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Wildcard DNS records

Normal DNS records map a domain name to one or multiple IP addresses or other associated resources to a specific domain name (a one-to-many mapping).

Wildcard DNS records allow you to have a many-to-many mapping, for example if you had hundreds or thousands of subdomains you wanted to point to the same resources. Wildcard records are used as the response for all subdomains that are not specifically covered by another DNS record.

Within Cloudflare, wildcard DNS records can be either proxied or DNS-only.

​​ Create a Wildcard record

To create a wildcard DNS record, create a DNS record with an * in the Name field.

Type Name IPv4 address Proxy status
A * Proxied

You can also create a wildcard DNS record specifically for a deeper subdomain. For example, if you wanted to create a wildcard record on *, you would create a record with *.www in the name field.

Type Name IPv4 address Proxy status
A *.www Proxied

​​ Availability

Customers on all plans can create and proxy wildcard DNS records.

​​ Limitations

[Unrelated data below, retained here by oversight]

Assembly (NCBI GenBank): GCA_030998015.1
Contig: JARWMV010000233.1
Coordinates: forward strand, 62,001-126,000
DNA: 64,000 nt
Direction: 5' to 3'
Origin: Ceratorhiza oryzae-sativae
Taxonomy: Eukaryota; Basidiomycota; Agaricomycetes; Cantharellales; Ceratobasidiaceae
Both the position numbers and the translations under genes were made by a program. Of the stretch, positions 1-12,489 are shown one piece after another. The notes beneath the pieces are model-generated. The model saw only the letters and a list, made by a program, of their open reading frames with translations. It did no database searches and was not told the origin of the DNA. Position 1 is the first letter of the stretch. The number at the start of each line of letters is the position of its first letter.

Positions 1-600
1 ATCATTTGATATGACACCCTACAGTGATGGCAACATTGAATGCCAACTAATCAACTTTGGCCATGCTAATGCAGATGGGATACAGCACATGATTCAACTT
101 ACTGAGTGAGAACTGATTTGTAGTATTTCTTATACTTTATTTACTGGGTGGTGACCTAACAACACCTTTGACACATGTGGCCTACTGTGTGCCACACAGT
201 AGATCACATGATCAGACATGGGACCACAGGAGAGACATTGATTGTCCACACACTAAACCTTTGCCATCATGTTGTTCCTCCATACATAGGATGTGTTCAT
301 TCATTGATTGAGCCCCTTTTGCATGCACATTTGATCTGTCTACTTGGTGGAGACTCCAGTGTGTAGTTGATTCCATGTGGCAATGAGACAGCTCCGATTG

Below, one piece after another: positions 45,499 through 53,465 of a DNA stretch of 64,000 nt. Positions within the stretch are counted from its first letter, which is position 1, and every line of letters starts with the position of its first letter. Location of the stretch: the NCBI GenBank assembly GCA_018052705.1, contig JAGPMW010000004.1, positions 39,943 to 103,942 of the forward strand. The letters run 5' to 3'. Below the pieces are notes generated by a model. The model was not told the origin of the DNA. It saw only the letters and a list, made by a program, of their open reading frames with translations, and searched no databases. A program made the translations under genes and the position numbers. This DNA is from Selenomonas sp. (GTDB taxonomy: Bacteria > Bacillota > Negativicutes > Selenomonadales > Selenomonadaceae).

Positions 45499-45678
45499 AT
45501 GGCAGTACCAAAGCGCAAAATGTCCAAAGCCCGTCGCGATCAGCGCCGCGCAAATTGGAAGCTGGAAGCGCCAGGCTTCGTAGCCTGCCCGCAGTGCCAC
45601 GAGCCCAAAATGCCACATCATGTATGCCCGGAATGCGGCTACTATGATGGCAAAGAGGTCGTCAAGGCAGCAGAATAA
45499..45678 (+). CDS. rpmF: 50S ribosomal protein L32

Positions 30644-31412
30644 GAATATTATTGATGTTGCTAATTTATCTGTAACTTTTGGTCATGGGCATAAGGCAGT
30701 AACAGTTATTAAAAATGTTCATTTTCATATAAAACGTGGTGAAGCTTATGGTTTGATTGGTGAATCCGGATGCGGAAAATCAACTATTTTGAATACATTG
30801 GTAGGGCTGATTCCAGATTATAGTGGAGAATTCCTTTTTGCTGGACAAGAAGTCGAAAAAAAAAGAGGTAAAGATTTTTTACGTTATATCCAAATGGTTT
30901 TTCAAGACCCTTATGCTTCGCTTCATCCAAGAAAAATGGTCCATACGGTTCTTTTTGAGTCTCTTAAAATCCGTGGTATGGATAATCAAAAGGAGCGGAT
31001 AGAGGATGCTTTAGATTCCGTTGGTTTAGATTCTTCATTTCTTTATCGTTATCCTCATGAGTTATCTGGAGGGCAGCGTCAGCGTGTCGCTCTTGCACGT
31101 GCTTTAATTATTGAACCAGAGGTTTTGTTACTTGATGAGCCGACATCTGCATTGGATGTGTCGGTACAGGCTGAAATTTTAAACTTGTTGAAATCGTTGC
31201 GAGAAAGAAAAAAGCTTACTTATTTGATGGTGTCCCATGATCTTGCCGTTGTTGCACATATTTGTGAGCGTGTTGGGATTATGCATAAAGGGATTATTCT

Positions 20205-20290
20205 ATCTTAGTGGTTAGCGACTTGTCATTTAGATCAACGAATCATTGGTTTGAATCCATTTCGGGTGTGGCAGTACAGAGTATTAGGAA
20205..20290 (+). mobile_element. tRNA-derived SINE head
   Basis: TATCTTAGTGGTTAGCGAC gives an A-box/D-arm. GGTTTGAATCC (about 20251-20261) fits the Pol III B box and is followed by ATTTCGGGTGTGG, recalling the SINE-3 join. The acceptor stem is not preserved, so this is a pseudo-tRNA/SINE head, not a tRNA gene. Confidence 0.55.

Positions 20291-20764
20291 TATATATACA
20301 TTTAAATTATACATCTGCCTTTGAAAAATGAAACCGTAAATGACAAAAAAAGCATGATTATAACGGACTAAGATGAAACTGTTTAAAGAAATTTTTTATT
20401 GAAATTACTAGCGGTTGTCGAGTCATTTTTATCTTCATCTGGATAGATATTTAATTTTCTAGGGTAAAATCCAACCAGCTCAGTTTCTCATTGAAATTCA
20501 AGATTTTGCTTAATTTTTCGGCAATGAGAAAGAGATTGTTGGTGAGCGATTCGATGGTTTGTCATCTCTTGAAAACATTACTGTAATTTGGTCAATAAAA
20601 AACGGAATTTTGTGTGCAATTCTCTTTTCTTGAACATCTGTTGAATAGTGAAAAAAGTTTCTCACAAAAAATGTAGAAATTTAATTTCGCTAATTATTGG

If you are using a partial zone setup for your DNS, Cloudflare does not automatically provision SSL/TLS certificates for your wildcard record.

For wildcard hostname certificates, certificate issuance and renewal varies based on the type of certificate you are using:

  • Universal: Perform DCV using one of the available methods.
  • Advanced: In most cases, you can opt for Delegated DCV, which greatly simplifies certificate management.

If you cannot use Delegated DCV, you need to use TXT based DCV for certificate issuance and renewal. This means you will need to place one TXT DCV token for every hostname on the certificate. If one or more of the hostnames on the certificate fails to validate, the certificate will not be issued or renewed.

This means that a wildcard certificate covering and * will require two DCV tokens to be placed at the authoritative DNS provider. Similarly, a certificate with five hostnames in the SAN (including a wildcard) will require five DCV tokens to be placed at the authoritative DNS provider.

​​ Additional information

For more information on wildcard records — as well as more details about their limitations — refer to the introductory blog post.